Women Rowing North not only focuses on women over the age of 50, but actually targets women, in my opinion, who are over 70.
I have to admit I loved Mary Pipher’s book Reviving Ophelia that was published back in the 1990s and looked underneath the surface of what adolescent girls experience during this time in their lives. Back then, I was closer to adolescence and had barely settled into young adulthood and so it felt like a thunderbolt to have someone take interest and speak truths about what I and my friends had experienced. It was ground-breaking and revolutionary in many ways for me.
So, when Pipher followed up this book with her new book published at the beginning of 2019, Women Rowing North, I was interested as I was now firmly in middle age and rowing north toward old age myself, but not quite there yet. I also bought a copy for my Mother, who is in her late 70s. I was curious to hear her take on this book as she was living this time in her life and I was still gazing at what is to come for me from a distance.
Pipher, in all honesty, paints a rosy, upbeat picture for women over the age of 60 who are still looking to find joy and happiness in their lives. I am taken aback that the target audience for this book is women over 60, because as I read the book it felt more like women over the age of 75. For me, gazing down the path toward old age, I was struck by how small life becomes and where we must look to find our joy and pleasure.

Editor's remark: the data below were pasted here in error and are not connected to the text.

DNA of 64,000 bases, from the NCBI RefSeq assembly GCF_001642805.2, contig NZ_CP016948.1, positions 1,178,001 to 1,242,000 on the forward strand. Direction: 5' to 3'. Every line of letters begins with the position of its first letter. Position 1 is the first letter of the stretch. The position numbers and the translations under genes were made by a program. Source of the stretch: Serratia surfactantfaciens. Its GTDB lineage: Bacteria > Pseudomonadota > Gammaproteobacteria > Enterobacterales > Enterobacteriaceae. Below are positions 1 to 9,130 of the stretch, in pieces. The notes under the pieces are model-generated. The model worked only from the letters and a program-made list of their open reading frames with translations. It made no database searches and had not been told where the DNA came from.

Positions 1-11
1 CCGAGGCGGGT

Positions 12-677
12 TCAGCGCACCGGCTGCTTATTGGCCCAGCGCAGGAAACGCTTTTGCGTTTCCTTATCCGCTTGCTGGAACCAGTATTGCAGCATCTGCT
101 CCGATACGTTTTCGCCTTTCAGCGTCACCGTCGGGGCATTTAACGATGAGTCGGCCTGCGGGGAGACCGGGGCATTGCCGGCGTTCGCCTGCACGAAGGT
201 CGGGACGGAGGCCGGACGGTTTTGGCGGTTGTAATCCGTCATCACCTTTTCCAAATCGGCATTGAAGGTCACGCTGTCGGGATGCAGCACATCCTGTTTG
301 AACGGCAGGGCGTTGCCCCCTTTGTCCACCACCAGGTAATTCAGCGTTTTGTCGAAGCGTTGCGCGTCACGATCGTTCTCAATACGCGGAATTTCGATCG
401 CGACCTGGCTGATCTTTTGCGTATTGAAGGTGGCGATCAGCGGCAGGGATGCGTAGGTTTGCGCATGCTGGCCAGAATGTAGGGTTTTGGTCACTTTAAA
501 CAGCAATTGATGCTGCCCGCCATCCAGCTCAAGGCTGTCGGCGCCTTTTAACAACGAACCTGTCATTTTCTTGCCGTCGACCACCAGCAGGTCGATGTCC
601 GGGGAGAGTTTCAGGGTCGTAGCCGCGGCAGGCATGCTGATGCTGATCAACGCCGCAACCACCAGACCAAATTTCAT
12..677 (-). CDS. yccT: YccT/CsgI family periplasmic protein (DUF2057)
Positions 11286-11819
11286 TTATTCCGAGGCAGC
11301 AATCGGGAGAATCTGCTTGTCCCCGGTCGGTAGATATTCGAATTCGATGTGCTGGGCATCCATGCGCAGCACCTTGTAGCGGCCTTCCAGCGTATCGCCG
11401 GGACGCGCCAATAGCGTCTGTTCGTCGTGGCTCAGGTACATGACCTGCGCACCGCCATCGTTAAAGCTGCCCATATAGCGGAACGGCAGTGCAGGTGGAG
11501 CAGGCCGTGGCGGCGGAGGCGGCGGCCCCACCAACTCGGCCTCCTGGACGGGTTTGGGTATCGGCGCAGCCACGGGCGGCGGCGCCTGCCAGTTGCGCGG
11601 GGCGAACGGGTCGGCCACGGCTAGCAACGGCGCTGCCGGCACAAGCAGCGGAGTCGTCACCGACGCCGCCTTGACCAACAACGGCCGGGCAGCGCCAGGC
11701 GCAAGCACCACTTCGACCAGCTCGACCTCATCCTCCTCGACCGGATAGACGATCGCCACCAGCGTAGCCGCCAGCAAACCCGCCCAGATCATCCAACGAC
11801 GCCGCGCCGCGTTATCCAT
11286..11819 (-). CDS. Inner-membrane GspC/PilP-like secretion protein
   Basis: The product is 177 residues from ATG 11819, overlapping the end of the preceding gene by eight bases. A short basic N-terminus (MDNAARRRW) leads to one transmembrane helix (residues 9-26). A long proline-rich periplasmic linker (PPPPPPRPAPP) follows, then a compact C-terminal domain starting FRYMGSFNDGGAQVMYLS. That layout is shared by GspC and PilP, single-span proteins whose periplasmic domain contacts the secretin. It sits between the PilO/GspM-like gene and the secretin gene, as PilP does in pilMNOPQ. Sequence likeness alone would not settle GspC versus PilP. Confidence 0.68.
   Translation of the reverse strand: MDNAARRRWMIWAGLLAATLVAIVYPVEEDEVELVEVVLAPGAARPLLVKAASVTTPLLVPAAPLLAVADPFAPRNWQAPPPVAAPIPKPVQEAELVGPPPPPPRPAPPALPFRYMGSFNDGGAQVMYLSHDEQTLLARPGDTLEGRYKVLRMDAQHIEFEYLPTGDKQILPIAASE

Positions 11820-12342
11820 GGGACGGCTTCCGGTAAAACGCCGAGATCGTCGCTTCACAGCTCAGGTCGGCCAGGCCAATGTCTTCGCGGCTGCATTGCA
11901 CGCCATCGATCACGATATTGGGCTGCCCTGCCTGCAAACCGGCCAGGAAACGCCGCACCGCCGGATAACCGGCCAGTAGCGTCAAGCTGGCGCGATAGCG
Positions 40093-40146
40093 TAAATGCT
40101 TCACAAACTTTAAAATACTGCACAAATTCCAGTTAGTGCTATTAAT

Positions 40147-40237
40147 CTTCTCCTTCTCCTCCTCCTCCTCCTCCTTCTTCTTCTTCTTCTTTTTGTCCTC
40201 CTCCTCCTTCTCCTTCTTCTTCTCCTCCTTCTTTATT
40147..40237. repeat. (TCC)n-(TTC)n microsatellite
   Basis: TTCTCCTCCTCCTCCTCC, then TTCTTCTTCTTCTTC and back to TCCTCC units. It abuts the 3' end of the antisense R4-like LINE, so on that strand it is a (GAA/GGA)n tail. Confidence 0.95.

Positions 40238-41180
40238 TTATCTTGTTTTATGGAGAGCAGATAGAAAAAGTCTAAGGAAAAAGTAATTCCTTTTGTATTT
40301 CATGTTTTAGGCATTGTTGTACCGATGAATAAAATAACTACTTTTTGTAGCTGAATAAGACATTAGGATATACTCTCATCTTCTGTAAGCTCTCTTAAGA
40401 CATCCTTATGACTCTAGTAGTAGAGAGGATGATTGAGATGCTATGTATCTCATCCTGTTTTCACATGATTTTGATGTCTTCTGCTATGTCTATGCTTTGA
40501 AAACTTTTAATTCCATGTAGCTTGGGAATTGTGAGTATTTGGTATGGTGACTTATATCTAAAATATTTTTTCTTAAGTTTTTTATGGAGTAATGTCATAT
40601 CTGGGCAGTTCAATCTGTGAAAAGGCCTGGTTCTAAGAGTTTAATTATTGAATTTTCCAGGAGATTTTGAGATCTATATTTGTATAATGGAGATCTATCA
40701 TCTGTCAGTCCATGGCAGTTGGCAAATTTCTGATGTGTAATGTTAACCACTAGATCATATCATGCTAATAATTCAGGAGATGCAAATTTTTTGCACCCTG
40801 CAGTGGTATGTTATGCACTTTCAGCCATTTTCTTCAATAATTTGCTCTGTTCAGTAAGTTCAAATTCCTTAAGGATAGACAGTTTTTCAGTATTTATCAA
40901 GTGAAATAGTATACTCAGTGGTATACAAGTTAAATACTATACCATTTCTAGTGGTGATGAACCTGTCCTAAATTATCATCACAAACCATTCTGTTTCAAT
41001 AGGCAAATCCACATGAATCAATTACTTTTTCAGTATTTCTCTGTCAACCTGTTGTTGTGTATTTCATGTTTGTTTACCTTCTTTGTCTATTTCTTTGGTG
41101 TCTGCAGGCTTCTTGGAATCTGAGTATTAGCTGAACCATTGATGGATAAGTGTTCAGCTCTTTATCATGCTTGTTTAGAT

I remember one passage from Women Rowing North encouraging women to take time during their days to look at their pictures and play music that takes them to happy times in their lives. For some reason this idea depressed the heck out of me. That as I row north, it will be more about recalling memories rather than creating new ones during this phase of my life. When I discussed it with my Mother she agreed that it is pretty bleak in that way — that life becomes smaller, especially with health considerations on board. Hmmm…the ideas Pipher came up with seemed to overwhelm me.
For my Mom, not so much. She found it interesting, truthful, held some solid ideas for how to manage one’s time, but all-in-all she felt that it was a little too pollyanna even for her. It can’t all be rosy days as you age. So, she felt, at her age, Pipher was painting somewhat of an optimistic look at this stage of life. For me, squarely in middle age, what Pipher speaks to scared me beyond belief.
Is this a book I would recommend given all of this? Well, I respect the author and what she is trying to provide to elderly women, but I am not at all sure she really hits the mark and speaks to their experience. For those of us not in this stage, I would just keep it on the bookshelf for a few decades and pull it out around the age of 65 to 70 for some hopeful anecdotes that surely will be tempered as we row north.